This is a guest article by Alex Limberg. If you want to write a guest article of your own be sure to read the guest article guidelines.
Some writers claim they know their characters even better than their spouses. It’s great when your spouse doesn’t just exist on paper, and even greater when you can create real, three-dimensional characters. The more real your character seems, the more your audience will root for him. Your readers will be more involved in the story emotionally and live with him through his fears and joys. This makes for a much more rewarding reading experience.
This post will show you how to make your characters come alive. Also, because it’s easy to overlook when your figures lack depth, you can download a free goodie below the post to help you discover any problems with your characters and pretty much any other aspect of your story (it uses test questions).
1. Give your character features that go well with each other
If your character is tough, most things about her are tough. If he is primitive, most things about him are primitive. You have probably never seen a very simple person analyzing a single thought for hours. If she is a very direct person, she probably doesn’t lie a lot. A character profile has to be a complete package that makes sense.
When you assign traits to your character, show them as much as possible, instead of telling them. For example, don’t say that your character is friendly, instead show him putting a smile on everybody’s face and helping an old lady across the street.
Everything has to fit together, because you want your world and your characters to feel realistic. On some level, the reader should recognize his own world in the one you paint for him. Vivid description will help your reader feel like he is right there with you in your story.
2. Show your character’s contrasting side
This point seems to contradict the previous one above. But the truth is, all of us humans have several sides to our personalities. The good and the bad, the majestic and the pathetic, it all comes together in us – that’s what it’s like to be human. If you can demonstrate that your character has two conflicting sides, that will give him that much more depth.
What seemingly contradicts a person’s personality might make a lot of sense on a deeper psychological level, when you connect the contradictory behavior to other parts of his personality. Take a successful guy who is very wealthy and very stingy. He carefully guards his wealth from everyone, but then again he passionately donates to charity. How can these traits fit together?
Answer: It could be that he is donating to give some meaning to his life. So far, he has dedicated his entire life to money, wealth and himself; now he wants to feel that something he does matters. Can you see how one part of somebody’s personality can be the root for or effect of another one? This is exactly what gives us that 3D feeling: You can take a look at this man from many angles, he comes in shades of grey and not just in black and white.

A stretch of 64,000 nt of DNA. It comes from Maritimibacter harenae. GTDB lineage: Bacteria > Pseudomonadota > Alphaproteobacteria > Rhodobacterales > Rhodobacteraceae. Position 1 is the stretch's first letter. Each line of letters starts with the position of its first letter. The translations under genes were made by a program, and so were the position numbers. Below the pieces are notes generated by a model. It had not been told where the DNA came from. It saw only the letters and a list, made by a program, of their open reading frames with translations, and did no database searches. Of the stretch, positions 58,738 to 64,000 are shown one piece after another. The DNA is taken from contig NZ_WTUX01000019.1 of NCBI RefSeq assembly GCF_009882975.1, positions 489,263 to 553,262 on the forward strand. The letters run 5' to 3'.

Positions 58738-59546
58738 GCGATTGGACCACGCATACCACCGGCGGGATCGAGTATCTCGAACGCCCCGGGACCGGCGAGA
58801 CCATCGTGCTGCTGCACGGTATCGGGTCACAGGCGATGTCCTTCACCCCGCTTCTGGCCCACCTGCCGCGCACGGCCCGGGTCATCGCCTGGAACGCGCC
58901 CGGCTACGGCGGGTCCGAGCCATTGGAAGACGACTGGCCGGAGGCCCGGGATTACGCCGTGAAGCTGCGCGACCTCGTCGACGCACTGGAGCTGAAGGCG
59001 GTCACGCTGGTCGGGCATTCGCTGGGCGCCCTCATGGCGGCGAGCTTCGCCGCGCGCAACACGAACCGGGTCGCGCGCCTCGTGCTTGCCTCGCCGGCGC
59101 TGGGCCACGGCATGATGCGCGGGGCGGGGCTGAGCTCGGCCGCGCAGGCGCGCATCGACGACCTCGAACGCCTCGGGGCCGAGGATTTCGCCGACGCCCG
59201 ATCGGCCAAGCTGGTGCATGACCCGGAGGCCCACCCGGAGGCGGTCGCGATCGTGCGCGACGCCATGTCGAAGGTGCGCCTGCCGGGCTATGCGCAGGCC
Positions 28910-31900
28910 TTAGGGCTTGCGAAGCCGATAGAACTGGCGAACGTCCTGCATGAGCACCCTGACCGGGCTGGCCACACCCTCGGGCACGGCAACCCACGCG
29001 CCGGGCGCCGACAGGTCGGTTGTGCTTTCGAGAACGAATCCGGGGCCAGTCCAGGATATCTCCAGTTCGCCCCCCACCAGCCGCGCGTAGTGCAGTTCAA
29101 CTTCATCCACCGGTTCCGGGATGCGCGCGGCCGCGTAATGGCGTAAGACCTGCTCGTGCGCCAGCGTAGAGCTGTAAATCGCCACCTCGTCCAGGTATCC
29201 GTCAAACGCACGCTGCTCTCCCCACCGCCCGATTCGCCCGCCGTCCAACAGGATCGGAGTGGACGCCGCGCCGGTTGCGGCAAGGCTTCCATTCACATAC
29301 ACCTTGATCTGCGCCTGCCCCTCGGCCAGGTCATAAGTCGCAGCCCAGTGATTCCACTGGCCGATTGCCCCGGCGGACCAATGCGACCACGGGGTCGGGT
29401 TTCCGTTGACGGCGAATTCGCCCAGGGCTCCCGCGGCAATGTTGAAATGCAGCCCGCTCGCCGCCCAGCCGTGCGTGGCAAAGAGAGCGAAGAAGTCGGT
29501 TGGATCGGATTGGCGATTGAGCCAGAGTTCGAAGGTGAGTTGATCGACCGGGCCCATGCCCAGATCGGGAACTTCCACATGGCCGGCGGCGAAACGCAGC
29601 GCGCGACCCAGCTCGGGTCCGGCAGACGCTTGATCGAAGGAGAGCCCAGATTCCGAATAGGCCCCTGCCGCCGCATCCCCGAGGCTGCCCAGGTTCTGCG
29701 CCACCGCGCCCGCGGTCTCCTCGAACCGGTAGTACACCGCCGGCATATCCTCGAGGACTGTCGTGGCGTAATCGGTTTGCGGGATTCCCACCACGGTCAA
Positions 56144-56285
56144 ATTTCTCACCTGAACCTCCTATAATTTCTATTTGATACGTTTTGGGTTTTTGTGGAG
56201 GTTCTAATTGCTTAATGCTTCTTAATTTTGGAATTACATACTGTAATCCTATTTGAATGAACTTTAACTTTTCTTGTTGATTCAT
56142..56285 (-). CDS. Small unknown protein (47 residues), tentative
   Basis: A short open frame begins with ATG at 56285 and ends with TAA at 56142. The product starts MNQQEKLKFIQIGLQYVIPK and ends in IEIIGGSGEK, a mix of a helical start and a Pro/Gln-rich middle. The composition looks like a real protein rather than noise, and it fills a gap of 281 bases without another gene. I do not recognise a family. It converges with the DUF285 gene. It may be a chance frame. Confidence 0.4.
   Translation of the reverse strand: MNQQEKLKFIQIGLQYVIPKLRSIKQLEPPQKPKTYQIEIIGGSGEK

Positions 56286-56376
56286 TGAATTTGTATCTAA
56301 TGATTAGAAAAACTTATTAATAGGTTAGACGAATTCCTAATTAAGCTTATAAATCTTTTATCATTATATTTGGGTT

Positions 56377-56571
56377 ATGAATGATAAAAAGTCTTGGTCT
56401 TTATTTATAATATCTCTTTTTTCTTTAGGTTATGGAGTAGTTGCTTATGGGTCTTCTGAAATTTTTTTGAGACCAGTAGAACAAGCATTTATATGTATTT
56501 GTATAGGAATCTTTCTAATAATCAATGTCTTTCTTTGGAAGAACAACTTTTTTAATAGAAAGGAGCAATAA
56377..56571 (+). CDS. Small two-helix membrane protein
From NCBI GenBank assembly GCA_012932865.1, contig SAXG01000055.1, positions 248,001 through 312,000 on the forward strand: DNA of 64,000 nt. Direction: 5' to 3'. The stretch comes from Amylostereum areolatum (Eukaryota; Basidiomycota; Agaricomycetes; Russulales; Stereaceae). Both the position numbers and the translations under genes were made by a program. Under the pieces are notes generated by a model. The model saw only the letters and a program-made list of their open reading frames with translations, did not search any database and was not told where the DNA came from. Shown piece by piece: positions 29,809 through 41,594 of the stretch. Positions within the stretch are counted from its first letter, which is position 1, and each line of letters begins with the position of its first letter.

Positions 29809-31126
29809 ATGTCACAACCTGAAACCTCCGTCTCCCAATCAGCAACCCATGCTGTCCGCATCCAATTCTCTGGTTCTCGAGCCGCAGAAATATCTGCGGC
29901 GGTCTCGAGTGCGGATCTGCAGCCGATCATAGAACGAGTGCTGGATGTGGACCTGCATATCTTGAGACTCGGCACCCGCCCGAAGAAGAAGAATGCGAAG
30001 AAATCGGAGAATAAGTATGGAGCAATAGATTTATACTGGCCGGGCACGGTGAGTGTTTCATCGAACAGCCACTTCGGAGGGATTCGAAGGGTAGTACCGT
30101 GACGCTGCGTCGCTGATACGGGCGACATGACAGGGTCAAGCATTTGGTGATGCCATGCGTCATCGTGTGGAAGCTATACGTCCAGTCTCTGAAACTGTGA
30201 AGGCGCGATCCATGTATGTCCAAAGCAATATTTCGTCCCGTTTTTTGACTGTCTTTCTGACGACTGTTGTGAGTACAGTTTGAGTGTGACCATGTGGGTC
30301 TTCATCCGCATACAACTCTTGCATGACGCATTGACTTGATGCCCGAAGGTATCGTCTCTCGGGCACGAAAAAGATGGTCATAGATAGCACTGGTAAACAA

3. Use dialogue to show the character is unique
We are special snowflakes, all of us. When we are speaking is when we express our personalities most clearly and most explicitly. That’s why your characters can show most directly what they are about in their dialogue – they are talking directly to your reader and without you, the author, in between as a filter. Dialogue is the perfect vehicle to demonstrate their personality.
Your characters don’t only show their personalities by what they are saying, but also by how they are saying it: Consider the vocabulary they use, their rhythm of speech, how complex their sentences are, if they are imaginative (figures of speech, etc…), and so on.
Here is a simple test for your dialogue: Is your reader able to distinguish between your characters just by the phrases they are saying, without seeing any dialogue tags? You know you have made your characters individual when each of them has their own voice.
4. Steal from people you know in real life
Don’t steal stuff they will miss, but borrow their characters as role models.
Look at your world-building in a practical way: You can model your figures best after people you have known really well for many years in the real world. Your character is a very bold guy? For sure you know somebody who doesn’t shy away from collecting five free samples at once or “accidentally” taking the hotel towel with him when he checks out. What would that real life person think in the scene you are writing, how would they act and what would they say?
Some writers have used their husbands, siblings or parents in a dozen different books, in a dozen different ways. Most of your characters will not be exactly as their real life prototypes, because you are writing fiction and not a biography. Instead, they will be rather hybrids of people you know; for example, as happy as your sister and as suspicious as your best friend.
So this is it: If you put all those little tricks to use, you might feel as if your character was physically reaching out of the page to grab you – or to congratulate you. If you feel like that, your reader will as well.
Have your say
Now it’s your turn: What’s your best trick to make your characters come alive? Can you let us know your secret? Go ahead and comment below!
Alex Limberg is the founder of ‘Ride the Pen’, a creative writing blog dissecting famous writers (works, not bodies); his blog includes detailed writing prompts. Check how three-dimensional your characters are with his free e-book (download here) about ‘44 Key Questions’ to test your story. Shakespeare is jealous. Alex has worked as a copywriter in a Hamburg advertising agency and with camera and lighting in the movie business. He has also lived in Los Angeles and Madrid.